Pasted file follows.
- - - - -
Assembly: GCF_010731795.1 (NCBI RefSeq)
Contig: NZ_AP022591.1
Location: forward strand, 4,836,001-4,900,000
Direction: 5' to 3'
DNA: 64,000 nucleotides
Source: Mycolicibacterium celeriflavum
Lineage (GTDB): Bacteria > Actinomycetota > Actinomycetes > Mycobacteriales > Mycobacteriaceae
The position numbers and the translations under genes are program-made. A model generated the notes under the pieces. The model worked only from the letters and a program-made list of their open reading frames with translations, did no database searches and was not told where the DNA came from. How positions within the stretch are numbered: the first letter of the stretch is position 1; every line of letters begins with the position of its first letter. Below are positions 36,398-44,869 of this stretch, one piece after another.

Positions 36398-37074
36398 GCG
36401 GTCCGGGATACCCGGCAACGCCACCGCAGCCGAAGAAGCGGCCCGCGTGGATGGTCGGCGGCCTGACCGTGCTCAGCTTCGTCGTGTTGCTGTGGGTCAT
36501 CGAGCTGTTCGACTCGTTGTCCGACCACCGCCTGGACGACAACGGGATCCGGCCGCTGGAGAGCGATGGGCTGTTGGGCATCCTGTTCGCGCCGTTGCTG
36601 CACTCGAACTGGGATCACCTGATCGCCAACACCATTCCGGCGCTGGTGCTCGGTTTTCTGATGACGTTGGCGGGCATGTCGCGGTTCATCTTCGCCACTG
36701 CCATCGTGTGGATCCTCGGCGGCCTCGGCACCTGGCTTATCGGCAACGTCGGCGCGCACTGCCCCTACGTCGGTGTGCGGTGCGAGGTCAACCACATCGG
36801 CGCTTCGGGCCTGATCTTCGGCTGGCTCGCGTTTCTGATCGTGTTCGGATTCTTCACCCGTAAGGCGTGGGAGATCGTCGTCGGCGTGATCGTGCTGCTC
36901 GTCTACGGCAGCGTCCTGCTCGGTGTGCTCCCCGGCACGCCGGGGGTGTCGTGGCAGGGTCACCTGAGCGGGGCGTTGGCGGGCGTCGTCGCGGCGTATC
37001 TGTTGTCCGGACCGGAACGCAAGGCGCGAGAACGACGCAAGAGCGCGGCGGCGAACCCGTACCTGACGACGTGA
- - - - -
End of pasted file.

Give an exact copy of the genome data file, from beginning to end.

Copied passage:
Assembly: GCF_010731795.1 (NCBI RefSeq)
Contig: NZ_AP022591.1
Location: forward strand, 4,836,001-4,900,000
Direction: 5' to 3'
DNA: 64,000 nucleotides
Source: Mycolicibacterium celeriflavum
Lineage (GTDB): Bacteria > Actinomycetota > Actinomycetes > Mycobacteriales > Mycobacteriaceae
The position numbers and the translations under genes are program-made. A model generated the notes under the pieces. The model worked only from the letters and a program-made list of their open reading frames with translations, did no database searches and was not told where the DNA came from. How positions within the stretch are numbered: the first letter of the stretch is position 1; every line of letters begins with the position of its first letter. Below are positions 36,398-44,869 of this stretch, one piece after another.

Positions 36398-37074
36398 GCG
36401 GTCCGGGATACCCGGCAACGCCACCGCAGCCGAAGAAGCGGCCCGCGTGGATGGTCGGCGGCCTGACCGTGCTCAGCTTCGTCGTGTTGCTGTGGGTCAT
36501 CGAGCTGTTCGACTCGTTGTCCGACCACCGCCTGGACGACAACGGGATCCGGCCGCTGGAGAGCGATGGGCTGTTGGGCATCCTGTTCGCGCCGTTGCTG
36601 CACTCGAACTGGGATCACCTGATCGCCAACACCATTCCGGCGCTGGTGCTCGGTTTTCTGATGACGTTGGCGGGCATGTCGCGGTTCATCTTCGCCACTG
36701 CCATCGTGTGGATCCTCGGCGGCCTCGGCACCTGGCTTATCGGCAACGTCGGCGCGCACTGCCCCTACGTCGGTGTGCGGTGCGAGGTCAACCACATCGG
36801 CGCTTCGGGCCTGATCTTCGGCTGGCTCGCGTTTCTGATCGTGTTCGGATTCTTCACCCGTAAGGCGTGGGAGATCGTCGTCGGCGTGATCGTGCTGCTC
36901 GTCTACGGCAGCGTCCTGCTCGGTGTGCTCCCCGGCACGCCGGGGGTGTCGTGGCAGGGTCACCTGAGCGGGGCGTTGGCGGGCGTCGTCGCGGCGTATC
37001 TGTTGTCCGGACCGGAACGCAAGGCGCGAGAACGACGCAAGAGCGCGGCGGCGAACCCGTACCTGACGACGTGA